• Why do you write? I enjoy writing as a way to share stories that inspire and lift others and teach them about our wildlife, or give them a reading escape, a new fictional world to travel to.
  • What do you write about? Most of my work, both fiction and non-fiction is in someway connected to Christian topics, lessons, God’s hand in our daily lives and in our beautiful world. I like writing in many genres: mystery, suspense, cozies, thrillers, sagas, fantasy, dystopian and in many age groups: Children, Young Readers, Middle Grade, Young Adult, all ages.
  • Do you have a specific writing style? I always try to add inspiration or encouragement, whether fiction or non-fiction, it’s always there in every story —it’s a matter of discovering how to pull it out.
  • What are obstacles that come in the way of writing? Time has always been a hard thing to navigate. I closely adhere to three priorities in only in this order: God, family, work. It’s amazing how when you stick to this, words I’ve been trying to find ten minutes to write, literally burst out from inside me and pour out so I don’t worry about having writing time any more, like the verse.…Though it Tarry wait for it…it will surely come.
  • What’s the most memorable thing asked/said by a reader about your work? I was at my gallery in Stockholm, Wisconsin. There were three brothers, the youngest was 6 and his older brothers were 11 and 12. The youngest boy had the most impressive ability to stand in front of my wildlife pictures and watch the pieces, almost like they might move if he paid careful attention. We started talking about my Bow Wow Detectives® books and what they liked to read. The youngest boy said, “I don’t like reading.” I couldn’t imagine my life without a book, so I asked him if I could read him a sample of my Bow Wow Detectives book I was working on. He listened as intently to the book sample as he did watching my art on the walls. I had 100% of his attention. After I finished, he said, “I don’t like reading but I’d read your books.” That’s when I realized art could be a hook, but our conversation gave us each a little movement that day.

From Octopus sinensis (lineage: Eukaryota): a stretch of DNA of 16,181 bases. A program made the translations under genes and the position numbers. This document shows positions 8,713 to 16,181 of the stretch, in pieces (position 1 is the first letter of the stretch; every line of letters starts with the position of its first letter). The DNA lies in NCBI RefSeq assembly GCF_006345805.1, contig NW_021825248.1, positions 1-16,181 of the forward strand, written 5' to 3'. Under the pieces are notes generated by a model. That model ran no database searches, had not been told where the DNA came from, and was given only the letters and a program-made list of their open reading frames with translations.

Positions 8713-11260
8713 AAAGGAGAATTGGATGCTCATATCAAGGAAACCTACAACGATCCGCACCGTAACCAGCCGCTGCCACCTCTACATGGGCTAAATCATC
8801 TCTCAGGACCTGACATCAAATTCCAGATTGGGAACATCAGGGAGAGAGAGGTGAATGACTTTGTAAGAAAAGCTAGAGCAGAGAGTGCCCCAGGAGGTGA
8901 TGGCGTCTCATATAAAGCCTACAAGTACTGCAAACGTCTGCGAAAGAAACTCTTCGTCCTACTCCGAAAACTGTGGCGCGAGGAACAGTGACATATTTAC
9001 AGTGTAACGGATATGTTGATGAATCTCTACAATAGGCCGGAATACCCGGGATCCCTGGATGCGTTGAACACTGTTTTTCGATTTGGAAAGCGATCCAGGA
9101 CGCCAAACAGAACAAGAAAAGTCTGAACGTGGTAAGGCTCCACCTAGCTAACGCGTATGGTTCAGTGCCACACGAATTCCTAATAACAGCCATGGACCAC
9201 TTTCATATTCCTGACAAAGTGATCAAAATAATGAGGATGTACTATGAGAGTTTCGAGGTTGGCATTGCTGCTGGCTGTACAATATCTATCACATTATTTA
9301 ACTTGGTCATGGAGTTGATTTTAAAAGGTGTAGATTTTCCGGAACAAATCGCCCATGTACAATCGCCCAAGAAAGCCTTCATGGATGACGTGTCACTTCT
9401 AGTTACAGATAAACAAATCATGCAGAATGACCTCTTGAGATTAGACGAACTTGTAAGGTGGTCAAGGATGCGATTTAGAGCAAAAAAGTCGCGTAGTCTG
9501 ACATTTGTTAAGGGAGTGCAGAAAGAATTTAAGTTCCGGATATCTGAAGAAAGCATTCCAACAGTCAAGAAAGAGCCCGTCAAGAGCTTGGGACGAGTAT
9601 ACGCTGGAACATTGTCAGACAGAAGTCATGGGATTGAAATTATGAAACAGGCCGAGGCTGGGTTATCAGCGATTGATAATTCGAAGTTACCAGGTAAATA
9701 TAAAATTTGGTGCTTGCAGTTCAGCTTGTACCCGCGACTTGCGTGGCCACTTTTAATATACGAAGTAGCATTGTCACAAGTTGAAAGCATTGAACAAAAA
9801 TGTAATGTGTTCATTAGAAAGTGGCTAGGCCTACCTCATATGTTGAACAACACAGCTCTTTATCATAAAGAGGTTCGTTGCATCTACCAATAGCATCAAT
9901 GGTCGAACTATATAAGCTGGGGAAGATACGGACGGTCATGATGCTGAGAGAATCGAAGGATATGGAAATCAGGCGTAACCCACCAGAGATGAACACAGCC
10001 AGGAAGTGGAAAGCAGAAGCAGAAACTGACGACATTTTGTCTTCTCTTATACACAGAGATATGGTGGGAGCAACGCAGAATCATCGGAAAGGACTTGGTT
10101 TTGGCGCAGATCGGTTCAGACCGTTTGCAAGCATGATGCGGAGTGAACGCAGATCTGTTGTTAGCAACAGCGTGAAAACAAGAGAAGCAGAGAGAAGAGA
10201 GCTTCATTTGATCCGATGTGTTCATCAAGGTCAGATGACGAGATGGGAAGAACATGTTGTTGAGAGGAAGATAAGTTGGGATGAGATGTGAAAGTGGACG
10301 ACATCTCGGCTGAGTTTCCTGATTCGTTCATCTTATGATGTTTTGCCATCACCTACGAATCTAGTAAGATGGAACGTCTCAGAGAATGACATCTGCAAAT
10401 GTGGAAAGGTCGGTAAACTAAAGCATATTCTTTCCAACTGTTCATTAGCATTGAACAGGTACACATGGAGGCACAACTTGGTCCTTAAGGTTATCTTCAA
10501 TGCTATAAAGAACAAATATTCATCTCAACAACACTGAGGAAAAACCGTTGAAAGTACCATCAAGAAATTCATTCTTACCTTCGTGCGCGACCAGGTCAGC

• How long have you been writing? All my life I’ve had opportunities to write different works: ads, copy, educational materials, fillers, short stories, scripts, articles, novellas, novels, and my documentaries. I thank god for such a garden of opportunities, and helping me change gates when I needed a different view.
  • When did you first realize you wanted to become a writer?Writing fell into my life, through my photography, through my experiences, through opportunities that kept presenting themselves. I was in fifth grade when Wilson Rawls author of Where the Red Fern Grows came to our school. It’s still one of my favorite childhood memories, he changed my life that day and I knew in that moment I wanted to write stories and give others a story, whether fiction or non-fiction, and experience like he’d given me. To me it was the greatest gift I could offer without cost: photography was still costing me my allowance every week.
  • What is your work schedule like when you are writing? We all have busy lives. My life, as my father-in-law and husband joke that “Lisa is always going up the backside of the mountain, but what a view she sees.” My paths up the mountain change every day, my climb really does affect and present what view and path I take next. When I’m doing house work, running errands, visiting a friend, driving, or out on a family outing I think about the scenes and words I want to write. I memorize key words that will help me remember my experiences and later in the day I pick an area (I have many writing spaces) I can put a couple thousand words down in about 45 minutes. Editing is something I block time out for, later.